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Sophomore solo album from Manu Chao, the former leader of French Alt rockers Mano Negra. Though Mano Negra experienced some success while together, Manu Chao's solo career has earned him an international audience of music lovers and critics. Originally released in 2001, Chao extends his musical reach and adds a heavier Caribbean flavor than his debut album, Clandestino. 17 tracks including 'Merry Blues', 'Eldorado 1997', 'Me Gustas Tu' and more. Because
The debut from Manu Chao, the former leader of French world-punks Lo Mano Negra, leaned heavily on Latin America for its inspiration, but this time around he's obviously been spending time--at least in his head--in the Caribbean. Reggae rhythms abound, and the opener "Merry Blues" features some wonderfully wonky Jamaican-style brass, while "Promiscuity" takes its cue from Trinidadian calypso. Of course, this being Chao, there are plenty of playful touches--from ringing cell phones to speeded-up vocals--and inevitably there are the Latin influences throughout to remind you of what remains close to his heart ("La Primavera" in particular is a standout). But there's also some recycling from the last album, with two pieces sharing the "King of Bongo" melody, including "Mr. Bobby," his tribute to Bob Marley, and that's a little worrying. Is Manu Chao running out of inspiration? Certainly this doesn't have the freshness of Clandestino, however enjoyable it may be. If anything, it seems more of a holding action rather than a giant step forward. But sometimes that's necessary to be able to look to the future. --Chris Nickson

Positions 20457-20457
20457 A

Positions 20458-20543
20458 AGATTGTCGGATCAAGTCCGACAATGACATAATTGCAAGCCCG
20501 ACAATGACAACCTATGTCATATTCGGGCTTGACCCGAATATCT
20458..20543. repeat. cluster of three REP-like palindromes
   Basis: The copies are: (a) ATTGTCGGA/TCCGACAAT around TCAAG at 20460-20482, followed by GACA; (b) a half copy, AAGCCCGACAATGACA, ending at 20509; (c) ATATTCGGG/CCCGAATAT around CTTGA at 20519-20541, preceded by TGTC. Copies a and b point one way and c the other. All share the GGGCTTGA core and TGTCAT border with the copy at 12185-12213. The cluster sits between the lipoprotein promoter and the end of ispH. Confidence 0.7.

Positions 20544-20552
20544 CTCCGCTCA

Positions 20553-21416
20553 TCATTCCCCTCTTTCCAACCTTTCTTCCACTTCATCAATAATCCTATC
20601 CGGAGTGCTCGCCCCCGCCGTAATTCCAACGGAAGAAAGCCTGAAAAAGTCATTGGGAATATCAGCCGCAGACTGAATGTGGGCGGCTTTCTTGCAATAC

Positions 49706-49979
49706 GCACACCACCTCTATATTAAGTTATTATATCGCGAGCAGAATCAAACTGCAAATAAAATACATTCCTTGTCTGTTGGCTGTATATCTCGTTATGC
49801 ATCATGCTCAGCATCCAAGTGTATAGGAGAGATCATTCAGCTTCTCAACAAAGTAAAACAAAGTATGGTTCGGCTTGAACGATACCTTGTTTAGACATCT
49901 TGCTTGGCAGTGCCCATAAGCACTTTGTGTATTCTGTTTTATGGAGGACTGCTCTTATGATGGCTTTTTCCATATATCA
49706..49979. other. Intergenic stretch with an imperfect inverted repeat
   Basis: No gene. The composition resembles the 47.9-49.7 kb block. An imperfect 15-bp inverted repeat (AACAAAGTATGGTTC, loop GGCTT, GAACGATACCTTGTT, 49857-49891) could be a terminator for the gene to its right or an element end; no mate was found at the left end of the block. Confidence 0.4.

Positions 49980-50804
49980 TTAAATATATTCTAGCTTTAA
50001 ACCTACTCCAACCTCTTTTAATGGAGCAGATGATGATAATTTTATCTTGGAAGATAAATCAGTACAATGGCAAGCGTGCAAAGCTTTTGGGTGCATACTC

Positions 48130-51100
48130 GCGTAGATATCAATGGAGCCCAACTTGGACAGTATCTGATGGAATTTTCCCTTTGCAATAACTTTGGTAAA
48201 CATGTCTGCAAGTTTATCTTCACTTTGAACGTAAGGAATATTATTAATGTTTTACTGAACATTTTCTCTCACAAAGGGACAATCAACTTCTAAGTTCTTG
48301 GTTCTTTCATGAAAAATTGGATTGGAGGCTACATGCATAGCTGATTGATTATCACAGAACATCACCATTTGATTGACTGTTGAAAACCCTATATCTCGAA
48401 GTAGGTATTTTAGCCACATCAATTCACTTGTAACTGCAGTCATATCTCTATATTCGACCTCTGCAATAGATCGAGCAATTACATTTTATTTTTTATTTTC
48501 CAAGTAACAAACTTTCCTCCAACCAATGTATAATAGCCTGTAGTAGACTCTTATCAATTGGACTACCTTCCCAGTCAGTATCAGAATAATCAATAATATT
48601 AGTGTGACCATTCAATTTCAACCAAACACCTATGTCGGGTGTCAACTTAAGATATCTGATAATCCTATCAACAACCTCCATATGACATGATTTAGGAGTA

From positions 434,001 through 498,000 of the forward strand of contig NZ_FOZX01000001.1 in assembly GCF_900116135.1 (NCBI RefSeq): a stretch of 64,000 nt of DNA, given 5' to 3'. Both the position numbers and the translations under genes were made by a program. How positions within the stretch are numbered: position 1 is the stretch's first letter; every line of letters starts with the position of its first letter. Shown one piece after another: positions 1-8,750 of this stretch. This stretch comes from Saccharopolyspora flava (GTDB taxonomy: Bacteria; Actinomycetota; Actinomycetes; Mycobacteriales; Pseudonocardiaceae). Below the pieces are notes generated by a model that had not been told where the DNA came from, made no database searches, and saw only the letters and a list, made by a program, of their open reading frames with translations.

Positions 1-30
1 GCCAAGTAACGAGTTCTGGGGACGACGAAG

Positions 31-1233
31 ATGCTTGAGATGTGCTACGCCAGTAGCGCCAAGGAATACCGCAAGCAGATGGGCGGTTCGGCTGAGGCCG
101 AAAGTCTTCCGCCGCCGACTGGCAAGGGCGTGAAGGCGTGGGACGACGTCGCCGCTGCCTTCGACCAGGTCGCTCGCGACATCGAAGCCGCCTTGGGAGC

Top customer reviews
If you liked Clandestino but wished it went on longer, here's your fix: much more of the same. Even better, if that's possible. If you don't have Clandestino, then order it today.
If you want to dance to a new beat, here you go. Or music to do almost anything to, be it dancing, driving, cooking, working out, painting the house -- it goes perfectly.
If I go on, I'll just gush some more. So I'll sum it up: This is a must-have album. Enjoy.
Manu Chao employs a unique mixture of languages which form a drifting and ever changing cultural context. I've never heard anything like it.
He touches the most serious topics (Mad Cow disease and promiscuity just to name two), but in a very fun way, just like he did when he was lead singer of Mano Negra (a band definitely worth listening). He also continues to borrow from many languages (Spanish, Portuguese, French, English), rhythms and styles that you'll find yourself following a reggae, after having listened to a song that closely resembles the tune in a musical box.
My favorite from the album, "Me Gustas Tu".